Golden Tax Relief - March 2019

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Tax Penalties Explained for Small-Business Owners

Running a small business means that there are plenty of tax- related things you need to know. Many small-business owners don’t understand some of the more complicated aspects of taxes, so they end up making mistakes filing, under-reporting their income, and a lot more. If you want to prevent these problems from occurring in the first place, you need to know about these tax penalties and how to avoid getting hit with them. The IRS wants to make sure that every citizen and business owner is paying their taxes correctly. To do this, they resort to the “intimidation” of tax penalties. They charge these tax penalties when you’re not in compliance with the tax law. There are plenty of these penalties, each with a specific purpose and severity for tax lawbreaking. What Are Tax Penalties?

percent, if you make more than $150,000) of your annual tax. Furthermore, you’ll have to pay that in quarterly installments and on time to avoid a penalty. • Not filing or not paying: The easiest penalty to avoid is the one you get when you fail to file your taxes correctly and on time. The penalty for such a simple thing can be very problematic: 5 percent and up to 25 percent interest per month. It’s also vital to file even if you can’t pay, because you’ll still get the penalty for not filing in addition to the one for not paying. If you fail to pay, the fine is 0.5 percent for each month in default, factored by the amount you owe. If you can’t pay everything that is due, you need to explain and pay as much as you can to avoid any penalty. • Inaccuracies: When the IRS finds substantial errors in your filings, they’ll end up charging you with a 20 percent penalty. They usually assess this after an audit. If you have questions or you have received penalties on your tax returns, call us to see if we can get those penalties abated on your behalf.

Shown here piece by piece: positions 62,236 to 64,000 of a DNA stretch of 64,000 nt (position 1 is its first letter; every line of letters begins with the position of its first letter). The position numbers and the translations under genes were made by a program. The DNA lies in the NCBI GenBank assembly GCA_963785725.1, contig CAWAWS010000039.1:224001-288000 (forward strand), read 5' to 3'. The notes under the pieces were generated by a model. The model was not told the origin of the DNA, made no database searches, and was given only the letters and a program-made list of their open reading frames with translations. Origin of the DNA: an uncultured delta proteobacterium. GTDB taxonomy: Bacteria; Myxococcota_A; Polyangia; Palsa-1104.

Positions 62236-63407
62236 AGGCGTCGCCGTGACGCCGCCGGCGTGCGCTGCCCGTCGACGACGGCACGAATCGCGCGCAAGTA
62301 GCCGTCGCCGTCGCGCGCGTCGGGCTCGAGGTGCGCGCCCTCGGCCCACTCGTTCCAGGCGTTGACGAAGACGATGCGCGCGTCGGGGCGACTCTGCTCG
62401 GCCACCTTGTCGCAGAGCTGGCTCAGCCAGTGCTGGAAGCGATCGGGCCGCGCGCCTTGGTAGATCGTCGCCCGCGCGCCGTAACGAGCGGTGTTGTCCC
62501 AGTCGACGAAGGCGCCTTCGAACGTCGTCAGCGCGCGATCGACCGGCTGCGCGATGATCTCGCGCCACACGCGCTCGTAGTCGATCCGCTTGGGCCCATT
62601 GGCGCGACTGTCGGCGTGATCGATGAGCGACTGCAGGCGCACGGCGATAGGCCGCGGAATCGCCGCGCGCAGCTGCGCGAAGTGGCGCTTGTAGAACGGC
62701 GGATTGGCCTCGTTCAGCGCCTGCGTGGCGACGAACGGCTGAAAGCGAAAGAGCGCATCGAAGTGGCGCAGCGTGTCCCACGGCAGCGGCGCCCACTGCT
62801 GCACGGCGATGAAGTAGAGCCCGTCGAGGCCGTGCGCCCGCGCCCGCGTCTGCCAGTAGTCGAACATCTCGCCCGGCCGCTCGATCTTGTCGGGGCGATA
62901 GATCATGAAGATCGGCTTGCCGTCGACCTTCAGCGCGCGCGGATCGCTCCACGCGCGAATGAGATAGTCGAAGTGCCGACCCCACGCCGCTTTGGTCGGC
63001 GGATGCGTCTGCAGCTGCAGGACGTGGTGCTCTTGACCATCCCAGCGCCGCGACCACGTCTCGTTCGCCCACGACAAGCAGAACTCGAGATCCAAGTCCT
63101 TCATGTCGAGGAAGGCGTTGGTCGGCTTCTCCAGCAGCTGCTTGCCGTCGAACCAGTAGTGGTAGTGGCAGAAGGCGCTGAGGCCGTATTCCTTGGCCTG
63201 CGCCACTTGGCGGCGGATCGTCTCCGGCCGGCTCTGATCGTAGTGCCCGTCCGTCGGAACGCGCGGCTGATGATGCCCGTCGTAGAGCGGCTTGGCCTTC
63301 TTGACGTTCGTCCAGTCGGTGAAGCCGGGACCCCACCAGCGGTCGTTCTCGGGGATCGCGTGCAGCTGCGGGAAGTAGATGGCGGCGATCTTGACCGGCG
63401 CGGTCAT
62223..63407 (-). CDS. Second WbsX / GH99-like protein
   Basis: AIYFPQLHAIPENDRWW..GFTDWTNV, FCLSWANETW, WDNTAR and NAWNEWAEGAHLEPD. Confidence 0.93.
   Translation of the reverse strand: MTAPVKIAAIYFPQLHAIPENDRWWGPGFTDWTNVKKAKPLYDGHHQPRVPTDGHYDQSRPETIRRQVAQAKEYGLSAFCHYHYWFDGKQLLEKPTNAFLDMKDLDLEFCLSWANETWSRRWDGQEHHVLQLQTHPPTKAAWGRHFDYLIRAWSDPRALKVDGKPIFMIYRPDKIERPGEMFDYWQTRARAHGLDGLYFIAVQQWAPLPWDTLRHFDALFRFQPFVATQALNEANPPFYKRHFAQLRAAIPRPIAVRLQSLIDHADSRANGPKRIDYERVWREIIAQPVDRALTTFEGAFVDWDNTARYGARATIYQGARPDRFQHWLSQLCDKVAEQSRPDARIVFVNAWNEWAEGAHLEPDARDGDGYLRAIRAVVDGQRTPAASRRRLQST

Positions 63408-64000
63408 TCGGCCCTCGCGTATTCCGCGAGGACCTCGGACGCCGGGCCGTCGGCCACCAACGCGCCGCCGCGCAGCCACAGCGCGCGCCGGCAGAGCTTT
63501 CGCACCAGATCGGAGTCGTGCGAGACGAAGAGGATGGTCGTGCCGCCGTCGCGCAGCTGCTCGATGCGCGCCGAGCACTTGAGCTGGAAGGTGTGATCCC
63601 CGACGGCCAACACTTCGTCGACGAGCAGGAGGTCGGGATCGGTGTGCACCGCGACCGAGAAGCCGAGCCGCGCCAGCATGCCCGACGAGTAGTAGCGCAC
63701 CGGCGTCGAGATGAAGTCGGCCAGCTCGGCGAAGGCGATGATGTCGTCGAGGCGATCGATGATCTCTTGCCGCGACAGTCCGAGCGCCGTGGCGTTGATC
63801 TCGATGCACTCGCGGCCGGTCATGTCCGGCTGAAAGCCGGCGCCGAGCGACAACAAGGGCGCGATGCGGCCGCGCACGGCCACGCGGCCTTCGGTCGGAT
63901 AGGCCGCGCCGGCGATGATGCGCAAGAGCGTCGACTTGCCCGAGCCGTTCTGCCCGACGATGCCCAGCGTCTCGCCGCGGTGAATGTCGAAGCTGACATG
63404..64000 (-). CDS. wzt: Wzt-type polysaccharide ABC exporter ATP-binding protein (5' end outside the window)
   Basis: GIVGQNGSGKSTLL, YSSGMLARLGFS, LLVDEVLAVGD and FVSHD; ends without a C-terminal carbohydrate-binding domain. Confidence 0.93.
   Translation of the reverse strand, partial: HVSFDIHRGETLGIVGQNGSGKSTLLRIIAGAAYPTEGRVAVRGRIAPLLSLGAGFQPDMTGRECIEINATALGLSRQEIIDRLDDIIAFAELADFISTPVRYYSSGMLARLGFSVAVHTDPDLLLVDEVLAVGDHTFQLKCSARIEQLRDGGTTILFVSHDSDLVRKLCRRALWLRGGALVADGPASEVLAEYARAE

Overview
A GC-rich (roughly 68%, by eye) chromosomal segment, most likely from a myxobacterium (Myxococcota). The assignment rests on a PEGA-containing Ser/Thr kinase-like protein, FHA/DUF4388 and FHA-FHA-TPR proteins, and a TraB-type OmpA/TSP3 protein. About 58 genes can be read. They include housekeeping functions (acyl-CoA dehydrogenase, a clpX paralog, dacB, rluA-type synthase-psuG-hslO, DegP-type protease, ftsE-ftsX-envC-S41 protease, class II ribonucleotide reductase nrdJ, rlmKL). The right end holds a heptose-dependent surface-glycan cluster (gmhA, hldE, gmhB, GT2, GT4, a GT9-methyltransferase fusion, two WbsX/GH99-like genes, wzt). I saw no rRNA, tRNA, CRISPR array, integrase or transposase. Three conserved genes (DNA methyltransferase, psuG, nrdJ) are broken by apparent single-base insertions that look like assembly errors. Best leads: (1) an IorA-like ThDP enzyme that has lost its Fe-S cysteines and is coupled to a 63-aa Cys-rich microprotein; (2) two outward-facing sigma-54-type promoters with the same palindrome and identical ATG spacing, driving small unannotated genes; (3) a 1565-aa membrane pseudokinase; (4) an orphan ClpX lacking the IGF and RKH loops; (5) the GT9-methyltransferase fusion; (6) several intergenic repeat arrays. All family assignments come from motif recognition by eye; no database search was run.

The Most Common Tax Penalties and How to Deal With Them

• Underpaying taxes: In most cases, if you fail to pay at least 90 percent of what you owe in taxes for a year, the IRS will charge you with a penalty. To avoid getting this common penalty for small-business owners, you need to pay 100 percent (or 110

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